Photograph by Thoithoi O’Cottage (Janakpuri DC, New Delhi, July 2016)
What is reality and how does it relate to unreality? Or asked the other way round, what is unreality and how does it relate to reality? Different languages deal with binaries differently—the concepts labelled by x and y which has an x-y (stem-derivative) relation in one language may realize as a y-x (stem-derivative) relation in another language, if such cases of two concepts, x and y, being represented by the signs of one and its derivative happens to be there; for example, the Manipuri word landaba is derived from lanba, the corresponding English words for which have the derivation relation the other way round—righteous (landaba) is the stem of unrighteous (lanba).
Stem derivative morphological process language landaba lanba clipping Manipuri righteous unrighteous prefixing English
However, all of them invariably favor one or the other (but not both) ideas engaged in the struggle for supremacy in their conceptual hierarchy. In English, the concept “unreal” is built on “real,” confirming the supremacy of “real” over “unreal.” This hierarchy, unconsciously on our part, determines the order of our questions asked above at the beginning.
Similarly, in Sanskrit “himsa” is more fundamental than its derivative “ahimsa.” This order may not necessarily result from the favoritism toward ideas cultures show in practice, but when attitudes sustain for over a significantly long period of time, they leave a behavioral track in the collective unconscious of a community which condenses into moral codes. At this point, the whole scheme of things in effect (no matter what the design/purpose was originally) proves to have been functioning as a collective moral apparatus upholding certain values while repressing certain others, which is nothing but favoritism in action.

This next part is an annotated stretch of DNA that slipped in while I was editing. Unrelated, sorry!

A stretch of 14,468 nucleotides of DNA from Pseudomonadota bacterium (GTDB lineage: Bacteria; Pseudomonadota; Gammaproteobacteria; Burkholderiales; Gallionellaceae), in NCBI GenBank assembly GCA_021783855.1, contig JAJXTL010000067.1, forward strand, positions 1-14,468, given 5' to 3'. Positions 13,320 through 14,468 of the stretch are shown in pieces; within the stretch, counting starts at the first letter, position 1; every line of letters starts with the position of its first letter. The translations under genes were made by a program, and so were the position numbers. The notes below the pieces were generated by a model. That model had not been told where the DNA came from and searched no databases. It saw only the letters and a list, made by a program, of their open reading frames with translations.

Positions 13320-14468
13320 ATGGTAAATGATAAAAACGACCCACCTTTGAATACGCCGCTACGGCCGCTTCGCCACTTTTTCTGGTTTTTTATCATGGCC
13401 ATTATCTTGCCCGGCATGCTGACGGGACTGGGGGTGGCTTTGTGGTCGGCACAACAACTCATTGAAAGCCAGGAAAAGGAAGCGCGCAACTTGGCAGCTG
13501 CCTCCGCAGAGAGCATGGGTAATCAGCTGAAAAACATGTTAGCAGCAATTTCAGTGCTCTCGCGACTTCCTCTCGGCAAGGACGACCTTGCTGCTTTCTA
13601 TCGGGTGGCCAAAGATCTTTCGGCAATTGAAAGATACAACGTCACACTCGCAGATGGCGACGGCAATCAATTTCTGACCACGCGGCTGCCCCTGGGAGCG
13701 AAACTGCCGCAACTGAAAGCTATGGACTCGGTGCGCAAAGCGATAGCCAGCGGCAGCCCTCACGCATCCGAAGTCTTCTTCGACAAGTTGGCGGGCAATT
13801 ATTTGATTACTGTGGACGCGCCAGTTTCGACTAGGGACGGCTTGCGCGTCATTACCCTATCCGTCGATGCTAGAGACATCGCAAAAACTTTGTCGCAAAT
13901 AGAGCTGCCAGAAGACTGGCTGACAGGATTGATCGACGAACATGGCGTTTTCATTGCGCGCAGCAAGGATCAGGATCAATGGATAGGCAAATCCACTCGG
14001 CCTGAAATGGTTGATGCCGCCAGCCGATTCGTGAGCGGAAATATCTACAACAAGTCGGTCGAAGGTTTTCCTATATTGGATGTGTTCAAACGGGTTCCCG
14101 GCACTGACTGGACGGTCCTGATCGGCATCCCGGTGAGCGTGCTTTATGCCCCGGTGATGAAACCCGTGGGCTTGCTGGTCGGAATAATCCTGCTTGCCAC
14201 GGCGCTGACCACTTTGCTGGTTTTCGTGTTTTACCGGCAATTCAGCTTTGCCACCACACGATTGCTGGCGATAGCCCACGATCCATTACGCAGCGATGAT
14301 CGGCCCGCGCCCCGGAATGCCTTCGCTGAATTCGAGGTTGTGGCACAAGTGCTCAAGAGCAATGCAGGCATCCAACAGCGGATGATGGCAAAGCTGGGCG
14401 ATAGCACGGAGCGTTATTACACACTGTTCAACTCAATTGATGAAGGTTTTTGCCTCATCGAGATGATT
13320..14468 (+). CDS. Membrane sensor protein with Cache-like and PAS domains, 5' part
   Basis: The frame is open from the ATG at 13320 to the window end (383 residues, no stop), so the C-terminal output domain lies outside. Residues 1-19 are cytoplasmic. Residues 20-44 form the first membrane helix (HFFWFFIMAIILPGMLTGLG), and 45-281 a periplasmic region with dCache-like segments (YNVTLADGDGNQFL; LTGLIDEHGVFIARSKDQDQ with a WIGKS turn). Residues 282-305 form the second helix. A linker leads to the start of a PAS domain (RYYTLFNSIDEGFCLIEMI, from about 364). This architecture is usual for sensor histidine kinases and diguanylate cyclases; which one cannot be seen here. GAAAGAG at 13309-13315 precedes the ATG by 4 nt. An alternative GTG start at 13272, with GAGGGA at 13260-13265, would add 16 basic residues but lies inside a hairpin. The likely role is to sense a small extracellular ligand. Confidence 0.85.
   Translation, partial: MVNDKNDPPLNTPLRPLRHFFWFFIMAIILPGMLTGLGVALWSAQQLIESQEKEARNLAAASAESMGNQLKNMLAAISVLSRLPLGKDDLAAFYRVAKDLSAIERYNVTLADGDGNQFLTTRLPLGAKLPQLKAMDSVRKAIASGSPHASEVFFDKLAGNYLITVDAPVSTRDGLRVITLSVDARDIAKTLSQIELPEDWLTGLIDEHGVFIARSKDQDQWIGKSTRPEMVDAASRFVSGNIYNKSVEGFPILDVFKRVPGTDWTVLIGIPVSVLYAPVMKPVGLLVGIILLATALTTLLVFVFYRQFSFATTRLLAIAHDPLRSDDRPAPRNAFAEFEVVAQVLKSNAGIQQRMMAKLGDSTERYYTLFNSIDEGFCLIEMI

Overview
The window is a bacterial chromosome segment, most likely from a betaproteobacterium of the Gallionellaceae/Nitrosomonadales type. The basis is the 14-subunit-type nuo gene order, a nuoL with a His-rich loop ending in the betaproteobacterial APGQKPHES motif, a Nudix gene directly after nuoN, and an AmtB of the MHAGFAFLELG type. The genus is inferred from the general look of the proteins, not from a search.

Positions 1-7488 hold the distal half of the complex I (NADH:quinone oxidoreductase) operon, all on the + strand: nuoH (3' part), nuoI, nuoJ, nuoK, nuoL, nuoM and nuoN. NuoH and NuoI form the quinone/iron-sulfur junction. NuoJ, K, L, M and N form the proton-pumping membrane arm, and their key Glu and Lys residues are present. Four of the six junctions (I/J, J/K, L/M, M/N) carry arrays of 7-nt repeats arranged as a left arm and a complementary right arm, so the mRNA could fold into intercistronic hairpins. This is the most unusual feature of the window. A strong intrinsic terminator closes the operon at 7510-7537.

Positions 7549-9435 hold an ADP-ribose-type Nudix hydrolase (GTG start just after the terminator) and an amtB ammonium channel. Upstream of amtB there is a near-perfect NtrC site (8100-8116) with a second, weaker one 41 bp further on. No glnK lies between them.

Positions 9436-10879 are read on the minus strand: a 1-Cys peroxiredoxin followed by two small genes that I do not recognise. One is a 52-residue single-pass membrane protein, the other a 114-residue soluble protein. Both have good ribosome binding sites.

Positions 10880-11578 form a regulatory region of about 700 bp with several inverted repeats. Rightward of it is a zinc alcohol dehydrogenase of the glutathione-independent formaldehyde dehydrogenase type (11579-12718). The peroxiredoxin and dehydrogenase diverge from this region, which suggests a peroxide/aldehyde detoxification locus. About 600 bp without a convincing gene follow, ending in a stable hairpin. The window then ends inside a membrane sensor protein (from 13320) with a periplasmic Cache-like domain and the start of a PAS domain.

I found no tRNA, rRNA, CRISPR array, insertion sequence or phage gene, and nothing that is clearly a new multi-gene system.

Photograph by Thoithoi O’Cottage (New Delhi, August 2016)
When we think of reality, we have to try as much as we can to shed the favoritism in our tissues of our own cultural body or cultural psyche so we can arrive at a hypothetical primordial conceptual field in which concepts comingle without a timeline showing their evolution and relative ages. Tying concepts down to the etimologies of their corresponding words the processes of signification have established the relations they have with crams concepts into distict cultural boxes thereby circumscribing the potency of concepts to fill out to their own full extent. But we often encounter situations in which ideas/concepts need to be given equal treatment (something that could be achieved by an ahistorical engagement).
Thinking along this line, the concepts of “real” and “unreal” coexist side by side (horizontally) or simultaneously on different planes (vertically but not in a hierarchical scheme). Only then can we conceive of a conceptual field in which apparently opposite concepts merge harmoniously on the edges even as they maintain the unique properties of their identities.